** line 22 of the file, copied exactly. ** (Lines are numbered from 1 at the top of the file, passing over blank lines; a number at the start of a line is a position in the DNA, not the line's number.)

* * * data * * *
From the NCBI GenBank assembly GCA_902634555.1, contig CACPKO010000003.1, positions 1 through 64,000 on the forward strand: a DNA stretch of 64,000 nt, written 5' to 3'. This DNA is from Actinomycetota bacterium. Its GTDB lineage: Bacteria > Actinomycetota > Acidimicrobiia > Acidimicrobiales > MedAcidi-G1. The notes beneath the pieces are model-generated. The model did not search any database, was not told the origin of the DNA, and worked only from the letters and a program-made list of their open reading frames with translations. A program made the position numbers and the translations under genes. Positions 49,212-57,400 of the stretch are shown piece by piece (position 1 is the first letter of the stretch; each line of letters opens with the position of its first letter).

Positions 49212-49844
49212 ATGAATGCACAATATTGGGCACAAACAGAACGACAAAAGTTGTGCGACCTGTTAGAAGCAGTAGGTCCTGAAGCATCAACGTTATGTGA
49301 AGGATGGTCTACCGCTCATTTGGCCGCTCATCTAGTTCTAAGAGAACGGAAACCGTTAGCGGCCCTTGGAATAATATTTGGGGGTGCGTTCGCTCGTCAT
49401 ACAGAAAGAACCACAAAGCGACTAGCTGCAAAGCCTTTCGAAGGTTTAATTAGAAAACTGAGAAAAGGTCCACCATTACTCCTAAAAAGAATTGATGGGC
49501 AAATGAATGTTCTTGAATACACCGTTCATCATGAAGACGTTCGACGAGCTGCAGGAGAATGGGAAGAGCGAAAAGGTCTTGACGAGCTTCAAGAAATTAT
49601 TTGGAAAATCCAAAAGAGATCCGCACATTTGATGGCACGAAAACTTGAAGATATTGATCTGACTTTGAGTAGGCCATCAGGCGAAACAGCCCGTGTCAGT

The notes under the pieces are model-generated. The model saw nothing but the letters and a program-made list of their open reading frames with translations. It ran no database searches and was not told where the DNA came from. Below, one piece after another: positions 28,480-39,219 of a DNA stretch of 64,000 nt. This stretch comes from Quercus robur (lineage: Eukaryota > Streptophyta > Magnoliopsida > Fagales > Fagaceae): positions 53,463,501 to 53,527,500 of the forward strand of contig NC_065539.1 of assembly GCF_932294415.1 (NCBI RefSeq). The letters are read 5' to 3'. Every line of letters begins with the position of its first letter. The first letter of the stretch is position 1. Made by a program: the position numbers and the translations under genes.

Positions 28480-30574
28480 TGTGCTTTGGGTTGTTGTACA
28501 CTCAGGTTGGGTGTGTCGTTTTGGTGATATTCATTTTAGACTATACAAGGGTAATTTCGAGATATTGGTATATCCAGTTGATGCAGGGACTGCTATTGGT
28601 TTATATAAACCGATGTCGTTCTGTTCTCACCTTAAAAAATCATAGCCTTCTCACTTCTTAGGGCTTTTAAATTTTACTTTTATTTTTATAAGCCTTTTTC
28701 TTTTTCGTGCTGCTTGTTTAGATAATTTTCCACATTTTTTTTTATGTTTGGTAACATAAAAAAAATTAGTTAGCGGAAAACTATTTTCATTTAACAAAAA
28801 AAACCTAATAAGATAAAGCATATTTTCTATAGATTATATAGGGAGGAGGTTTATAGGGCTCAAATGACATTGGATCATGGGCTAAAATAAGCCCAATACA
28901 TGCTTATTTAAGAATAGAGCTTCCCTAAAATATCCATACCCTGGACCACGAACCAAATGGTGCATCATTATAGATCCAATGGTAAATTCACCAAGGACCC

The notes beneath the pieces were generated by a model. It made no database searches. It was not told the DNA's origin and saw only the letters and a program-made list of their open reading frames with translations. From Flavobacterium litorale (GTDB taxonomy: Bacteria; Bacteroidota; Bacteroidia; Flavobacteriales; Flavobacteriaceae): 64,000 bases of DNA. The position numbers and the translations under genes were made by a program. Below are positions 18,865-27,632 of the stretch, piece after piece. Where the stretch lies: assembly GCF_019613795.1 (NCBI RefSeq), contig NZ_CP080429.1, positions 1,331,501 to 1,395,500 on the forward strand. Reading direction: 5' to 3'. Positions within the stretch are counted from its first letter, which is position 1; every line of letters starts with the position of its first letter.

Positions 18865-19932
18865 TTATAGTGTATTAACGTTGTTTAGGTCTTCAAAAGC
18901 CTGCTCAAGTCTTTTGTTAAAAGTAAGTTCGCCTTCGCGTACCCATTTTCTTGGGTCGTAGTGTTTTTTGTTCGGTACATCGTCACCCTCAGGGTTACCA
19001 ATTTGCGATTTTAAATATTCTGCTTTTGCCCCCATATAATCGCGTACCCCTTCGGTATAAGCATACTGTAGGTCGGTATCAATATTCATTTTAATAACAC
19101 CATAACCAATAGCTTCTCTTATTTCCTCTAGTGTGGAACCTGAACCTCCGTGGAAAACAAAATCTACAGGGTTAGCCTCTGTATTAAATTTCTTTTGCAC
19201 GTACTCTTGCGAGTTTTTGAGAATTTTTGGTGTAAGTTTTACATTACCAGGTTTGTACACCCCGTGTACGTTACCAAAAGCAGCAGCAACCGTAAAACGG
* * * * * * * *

19201 GTACTCTTGCGAGTTTTTGAGAATTTTTGGTGTAAGTTTTACATTACCAGGTTTGTACACCCCGTGTACGTTACCAAAAGCAGCAGCAACCGTAAAACGG